You can see this site’s score in the screenshot – overall my site gets a ‘B’ grade. This is mainly because it’s possible to use the older RC4 cipher, which is quite weak when compared to newer ciphers and vulnerable to a number of attacks. There are instructions to prevent this, which involves disabling SSL compression. If I fix this, it should get an ‘A’ grade. The lowest grade is ‘F'; one server I tested got this because it was vulnerable to the POODLE attack. Test results are public unless you tick a box, and the home page shows the recent best and worst domain names.

The test takes a minute or two per domain, as it’s very thorough. It also offers information about why certain tests are important, and what the implications are if your server fails.

It’s a useful tool, and it’s great that it’s free to use. If you run a SSL-secured web site, you should definitely give this a try.

March 1, 2015
by Neil Turner
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Crowdfunded: Bucket of Doom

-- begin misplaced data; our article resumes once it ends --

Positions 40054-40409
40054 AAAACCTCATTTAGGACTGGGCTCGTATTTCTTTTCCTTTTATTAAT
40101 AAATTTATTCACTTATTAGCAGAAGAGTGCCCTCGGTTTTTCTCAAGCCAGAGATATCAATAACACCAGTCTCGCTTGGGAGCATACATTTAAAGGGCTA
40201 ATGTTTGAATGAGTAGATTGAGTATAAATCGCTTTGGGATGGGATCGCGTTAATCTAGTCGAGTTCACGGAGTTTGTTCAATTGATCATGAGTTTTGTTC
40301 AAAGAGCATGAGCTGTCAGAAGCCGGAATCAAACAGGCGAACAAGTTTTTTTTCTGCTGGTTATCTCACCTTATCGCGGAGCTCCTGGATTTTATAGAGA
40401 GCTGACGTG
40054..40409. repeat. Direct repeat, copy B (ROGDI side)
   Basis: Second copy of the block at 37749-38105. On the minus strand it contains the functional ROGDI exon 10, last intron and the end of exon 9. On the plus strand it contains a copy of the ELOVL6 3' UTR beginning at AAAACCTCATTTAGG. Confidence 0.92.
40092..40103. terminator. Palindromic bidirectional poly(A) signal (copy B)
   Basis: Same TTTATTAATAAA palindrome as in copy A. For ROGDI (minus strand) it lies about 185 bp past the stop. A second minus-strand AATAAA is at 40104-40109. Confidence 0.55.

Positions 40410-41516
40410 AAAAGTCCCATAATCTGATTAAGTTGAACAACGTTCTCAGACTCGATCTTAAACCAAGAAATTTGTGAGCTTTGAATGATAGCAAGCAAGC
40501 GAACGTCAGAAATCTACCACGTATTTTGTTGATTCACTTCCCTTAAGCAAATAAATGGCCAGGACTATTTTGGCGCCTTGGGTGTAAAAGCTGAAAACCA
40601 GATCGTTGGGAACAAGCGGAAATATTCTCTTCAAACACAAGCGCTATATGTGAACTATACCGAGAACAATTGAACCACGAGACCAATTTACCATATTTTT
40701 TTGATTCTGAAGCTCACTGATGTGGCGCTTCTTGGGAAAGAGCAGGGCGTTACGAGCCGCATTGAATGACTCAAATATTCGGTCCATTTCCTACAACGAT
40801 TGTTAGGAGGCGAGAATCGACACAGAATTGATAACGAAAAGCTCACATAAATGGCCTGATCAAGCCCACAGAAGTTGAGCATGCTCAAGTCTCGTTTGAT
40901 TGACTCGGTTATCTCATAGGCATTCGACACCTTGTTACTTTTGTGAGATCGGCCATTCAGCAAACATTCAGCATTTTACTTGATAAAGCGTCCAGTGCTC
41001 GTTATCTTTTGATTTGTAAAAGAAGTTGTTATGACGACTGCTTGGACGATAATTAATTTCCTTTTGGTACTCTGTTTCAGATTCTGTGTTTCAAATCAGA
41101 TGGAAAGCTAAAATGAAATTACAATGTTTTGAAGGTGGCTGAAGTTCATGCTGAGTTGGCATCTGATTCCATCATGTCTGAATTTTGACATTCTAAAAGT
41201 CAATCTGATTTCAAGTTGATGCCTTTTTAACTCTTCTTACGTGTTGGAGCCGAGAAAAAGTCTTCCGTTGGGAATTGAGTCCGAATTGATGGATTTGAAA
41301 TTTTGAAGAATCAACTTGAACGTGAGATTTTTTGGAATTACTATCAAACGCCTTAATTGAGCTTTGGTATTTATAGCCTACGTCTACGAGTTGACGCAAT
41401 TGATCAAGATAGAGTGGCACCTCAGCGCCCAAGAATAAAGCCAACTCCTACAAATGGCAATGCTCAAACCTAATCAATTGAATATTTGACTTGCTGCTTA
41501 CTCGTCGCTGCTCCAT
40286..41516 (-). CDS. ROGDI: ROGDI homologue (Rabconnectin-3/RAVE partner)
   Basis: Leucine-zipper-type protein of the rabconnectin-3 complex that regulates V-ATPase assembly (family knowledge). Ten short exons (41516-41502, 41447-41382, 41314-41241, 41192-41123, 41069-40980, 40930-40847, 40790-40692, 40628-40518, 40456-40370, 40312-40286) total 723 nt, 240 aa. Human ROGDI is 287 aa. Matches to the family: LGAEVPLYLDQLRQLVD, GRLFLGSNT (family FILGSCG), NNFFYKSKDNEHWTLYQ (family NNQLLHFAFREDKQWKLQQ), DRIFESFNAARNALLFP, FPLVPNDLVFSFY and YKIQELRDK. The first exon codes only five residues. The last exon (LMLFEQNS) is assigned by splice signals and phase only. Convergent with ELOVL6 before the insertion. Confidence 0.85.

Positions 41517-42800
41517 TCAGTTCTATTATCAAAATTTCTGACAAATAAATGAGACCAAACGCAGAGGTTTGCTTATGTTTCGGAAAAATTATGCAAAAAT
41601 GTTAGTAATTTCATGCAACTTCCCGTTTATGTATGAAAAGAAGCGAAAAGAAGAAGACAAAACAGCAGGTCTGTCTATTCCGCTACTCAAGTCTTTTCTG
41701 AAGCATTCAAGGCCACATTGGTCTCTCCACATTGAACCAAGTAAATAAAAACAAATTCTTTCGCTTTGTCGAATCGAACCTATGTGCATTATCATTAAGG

Bucket of Doom

Last autumn I backed Bucket of Doom, a tabletop game project, on Kickstarter. The game is similar to Cards Against Humanity – a person takes it in turn to read out a situation card, and each player has to play a card with an object on it to get out of that situation.

The situations cards all describe an event that, if not escaped from, will mean imminent doom. Unfortunately, the object cards, rather than being useful things like a rope, teleporter or gun, are things like a screaming baby, a deep-fried Mars bar or a plate of strawberry jelly. So when presenting your object (you have 8 object cards, which are double-sided) you have to be creative. The group votes for the best explained escape plan and the winner gets a point.